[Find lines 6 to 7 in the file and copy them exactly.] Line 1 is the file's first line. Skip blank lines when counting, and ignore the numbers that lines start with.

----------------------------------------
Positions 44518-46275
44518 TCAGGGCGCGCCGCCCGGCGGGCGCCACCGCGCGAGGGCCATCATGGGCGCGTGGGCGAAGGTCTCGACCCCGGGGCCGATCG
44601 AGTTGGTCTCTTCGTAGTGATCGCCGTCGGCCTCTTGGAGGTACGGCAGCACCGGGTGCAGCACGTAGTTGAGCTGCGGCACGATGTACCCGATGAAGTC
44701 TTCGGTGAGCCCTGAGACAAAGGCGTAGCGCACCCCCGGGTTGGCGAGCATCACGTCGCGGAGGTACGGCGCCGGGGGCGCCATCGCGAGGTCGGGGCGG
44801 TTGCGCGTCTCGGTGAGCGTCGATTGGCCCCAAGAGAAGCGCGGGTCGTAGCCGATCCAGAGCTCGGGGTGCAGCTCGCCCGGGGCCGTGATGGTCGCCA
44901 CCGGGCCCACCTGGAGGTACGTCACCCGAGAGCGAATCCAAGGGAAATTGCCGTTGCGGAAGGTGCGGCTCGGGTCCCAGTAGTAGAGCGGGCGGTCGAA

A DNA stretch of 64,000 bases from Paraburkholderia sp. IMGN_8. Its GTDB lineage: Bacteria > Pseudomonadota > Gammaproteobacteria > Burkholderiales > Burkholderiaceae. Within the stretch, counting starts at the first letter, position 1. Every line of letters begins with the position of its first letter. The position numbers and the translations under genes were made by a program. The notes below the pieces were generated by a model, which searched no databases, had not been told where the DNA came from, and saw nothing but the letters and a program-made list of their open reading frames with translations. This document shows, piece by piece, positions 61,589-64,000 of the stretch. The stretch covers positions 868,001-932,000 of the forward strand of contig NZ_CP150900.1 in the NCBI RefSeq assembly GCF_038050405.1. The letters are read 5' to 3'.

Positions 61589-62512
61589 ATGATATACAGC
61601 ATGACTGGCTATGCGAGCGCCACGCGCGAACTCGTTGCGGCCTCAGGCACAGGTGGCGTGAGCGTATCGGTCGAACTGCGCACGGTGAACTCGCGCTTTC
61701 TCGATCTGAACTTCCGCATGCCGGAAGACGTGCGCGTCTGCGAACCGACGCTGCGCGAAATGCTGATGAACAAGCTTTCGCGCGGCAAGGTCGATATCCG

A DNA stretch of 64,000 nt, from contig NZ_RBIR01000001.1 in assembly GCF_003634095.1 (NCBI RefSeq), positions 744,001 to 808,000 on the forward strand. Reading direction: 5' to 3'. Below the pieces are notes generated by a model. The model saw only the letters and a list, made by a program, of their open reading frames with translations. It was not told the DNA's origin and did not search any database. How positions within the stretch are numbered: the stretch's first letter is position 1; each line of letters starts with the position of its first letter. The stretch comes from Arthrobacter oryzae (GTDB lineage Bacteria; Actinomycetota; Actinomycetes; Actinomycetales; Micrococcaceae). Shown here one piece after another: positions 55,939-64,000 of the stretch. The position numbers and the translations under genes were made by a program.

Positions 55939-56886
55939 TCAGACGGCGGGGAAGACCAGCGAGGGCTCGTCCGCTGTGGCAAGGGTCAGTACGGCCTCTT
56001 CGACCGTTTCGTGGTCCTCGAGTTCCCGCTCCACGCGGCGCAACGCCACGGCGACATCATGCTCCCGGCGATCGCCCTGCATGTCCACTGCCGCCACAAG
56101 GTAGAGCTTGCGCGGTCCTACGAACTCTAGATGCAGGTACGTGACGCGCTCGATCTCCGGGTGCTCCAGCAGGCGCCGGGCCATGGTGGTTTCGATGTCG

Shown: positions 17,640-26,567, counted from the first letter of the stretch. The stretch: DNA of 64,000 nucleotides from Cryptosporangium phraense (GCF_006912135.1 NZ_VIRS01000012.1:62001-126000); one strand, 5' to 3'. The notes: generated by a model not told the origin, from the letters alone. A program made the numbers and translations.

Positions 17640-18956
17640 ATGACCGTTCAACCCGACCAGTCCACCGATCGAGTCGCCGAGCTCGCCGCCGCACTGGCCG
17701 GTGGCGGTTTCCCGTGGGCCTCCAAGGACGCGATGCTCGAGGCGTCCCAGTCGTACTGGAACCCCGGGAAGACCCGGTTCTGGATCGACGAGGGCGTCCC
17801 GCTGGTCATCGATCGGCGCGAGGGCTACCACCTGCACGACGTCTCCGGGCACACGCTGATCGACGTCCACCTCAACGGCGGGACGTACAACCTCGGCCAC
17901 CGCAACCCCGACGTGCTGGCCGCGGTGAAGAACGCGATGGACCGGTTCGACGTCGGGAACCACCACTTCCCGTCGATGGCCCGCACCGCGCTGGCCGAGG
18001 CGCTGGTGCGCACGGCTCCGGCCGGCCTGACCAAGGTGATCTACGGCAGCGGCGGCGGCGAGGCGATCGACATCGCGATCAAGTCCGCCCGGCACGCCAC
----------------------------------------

44901 CCGGGCCCACCTGGAGGTACGTCACCCGAGAGCGAATCCAAGGGAAATTGCCGTTGCGGAAGGTGCGGCTCGGGTCCCAGTAGTAGAGCGGGCGGTCGAA

A DNA stretch of 64,000 bases from Paraburkholderia sp. IMGN_8. Its GTDB lineage: Bacteria > Pseudomonadota > Gammaproteobacteria > Burkholderiales > Burkholderiaceae. Within the stretch, counting starts at the first letter, position 1. Every line of letters begins with the position of its first letter. The position numbers and the translations under genes were made by a program. The notes below the pieces were generated by a model, which searched no databases, had not been told where the DNA came from, and saw nothing but the letters and a program-made list of their open reading frames with translations. This document shows, piece by piece, positions 61,589-64,000 of the stretch. The stretch covers positions 868,001-932,000 of the forward strand of contig NZ_CP150900.1 in the NCBI RefSeq assembly GCF_038050405.1. The letters are read 5' to 3'.